I recently had a birthday. A big one. My wife planned an amazing weekend of meals, shows, and events, and I really felt loved. One of the most surprising gifts of all, however, was seeing my son up on stage, being the gutsiest kid I know.
On the Friday night of my birthday weekend, my wife put us in the car and we drove off to a destination unbeknownst to me. I love surprises, so for most of the way I was baffled about where we were going. Then I saw this red brick building where my family had attended an improv show the year prior.
I guessed our destination, and my heart sank a little. I remembered liking the show and the troupe of performers, but I hate, hate, hate being on stage and having attention thrust my way. The mere possibility of the public eye staring me down sent a wave of anxiety through me. My wife, astute as she is, picked up on my hesitation and was disappointed that she might have made the wrong choice. I tried to explain that I liked the show, but after a long work week, the last thing I wanted was to become part of the entertainment.
We settled in and the show began. One of the performers pulled a paper from a cup: the slips of paper audience members were asked to write their names on as they walked in. Whom did they pick, you ask? That’s right, me. My wife and son stared at me in disbelief and we all burst out laughing.
I won’t go into the details of my time on stage, but suffice it to say I exuded awkwardness, self-consciousness, and a lack of talent, all the qualities that I love to display to a crowd of strangers.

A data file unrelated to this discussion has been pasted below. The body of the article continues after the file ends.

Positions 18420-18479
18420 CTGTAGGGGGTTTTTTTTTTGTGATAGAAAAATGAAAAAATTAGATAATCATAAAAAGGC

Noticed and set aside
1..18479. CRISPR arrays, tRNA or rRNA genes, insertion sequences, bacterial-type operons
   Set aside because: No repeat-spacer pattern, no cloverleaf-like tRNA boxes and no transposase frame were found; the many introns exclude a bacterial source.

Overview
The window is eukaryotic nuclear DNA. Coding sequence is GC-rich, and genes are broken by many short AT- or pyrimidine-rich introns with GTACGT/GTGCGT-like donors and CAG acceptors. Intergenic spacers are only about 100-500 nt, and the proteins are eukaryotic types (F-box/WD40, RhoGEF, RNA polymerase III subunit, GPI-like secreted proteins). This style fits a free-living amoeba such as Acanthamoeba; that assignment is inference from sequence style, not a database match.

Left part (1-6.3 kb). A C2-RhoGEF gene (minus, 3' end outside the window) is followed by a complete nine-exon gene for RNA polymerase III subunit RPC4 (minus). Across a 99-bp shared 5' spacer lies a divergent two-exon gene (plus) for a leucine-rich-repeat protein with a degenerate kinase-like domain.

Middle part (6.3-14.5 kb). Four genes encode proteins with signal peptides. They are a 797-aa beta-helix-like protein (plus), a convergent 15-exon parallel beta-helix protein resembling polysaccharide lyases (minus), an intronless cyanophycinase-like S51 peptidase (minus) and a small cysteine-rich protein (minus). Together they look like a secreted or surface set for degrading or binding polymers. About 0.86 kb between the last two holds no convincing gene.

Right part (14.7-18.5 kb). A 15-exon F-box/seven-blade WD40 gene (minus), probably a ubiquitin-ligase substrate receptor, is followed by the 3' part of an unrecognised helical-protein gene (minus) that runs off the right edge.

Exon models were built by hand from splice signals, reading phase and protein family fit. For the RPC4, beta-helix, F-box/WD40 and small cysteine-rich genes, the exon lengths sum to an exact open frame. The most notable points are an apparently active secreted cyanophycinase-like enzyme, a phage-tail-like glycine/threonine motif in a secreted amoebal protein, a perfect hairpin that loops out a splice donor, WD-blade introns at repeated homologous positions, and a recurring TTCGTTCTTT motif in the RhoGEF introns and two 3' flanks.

Later in the night, however, when the performers were looking for volunteers for a spelling bee portion of the act, my 8-year-old son offered himself up as a volunteer. I was shocked, seeing him accept the invitation and jump up on stage with a group of adults. No other kids had volunteered that night, and my son was the youngest of any of the performers.
The cast took turns spelling single letters of difficult words in rounds, or making up absurd sentences with them. My guy was up there holding his own, understanding the jokes enough to keep them going. He beamed with excitement, and when the entire cast high-fived him at the end of his performance, he trotted back to his seat with his chest puffed up.
That was perhaps the best birthday gift of the weekend.
The trickiest aspect of raising kids is that we see ourselves in them. Sometimes we see the things about ourselves we like, such as strong shoulders or a caring disposition, but other times we see the things about ourselves that we wish we could shrug off like shyness or a short temper. The characteristic I sometime see that I’ve passed down to my son is my own timidity. Growing up, I was the shy polite one who didn’t stick his neck out and didn’t draw attention to himself. It meant that I got by, but I only just got by. I didn’t put myself out there, I didn’t take risks. It has taken me so many decades to become gutsier, to speak my mind, and to stand up for myself. When I see shyness in my son, I imagine the years he could spend in the shadows of others, a cute wallflower.
But life is surprising, and on this particular birthday, my son proved me wrong. While I cowered in the shadows, he proudly stood up and cast a spotlight on himself. My son’s going to create the next few decades of his own life, and they won’t look like my early years. So I can stop overlaying my experience, fears and misfortune onto him. The kid’s got guts, and they’ll take him far.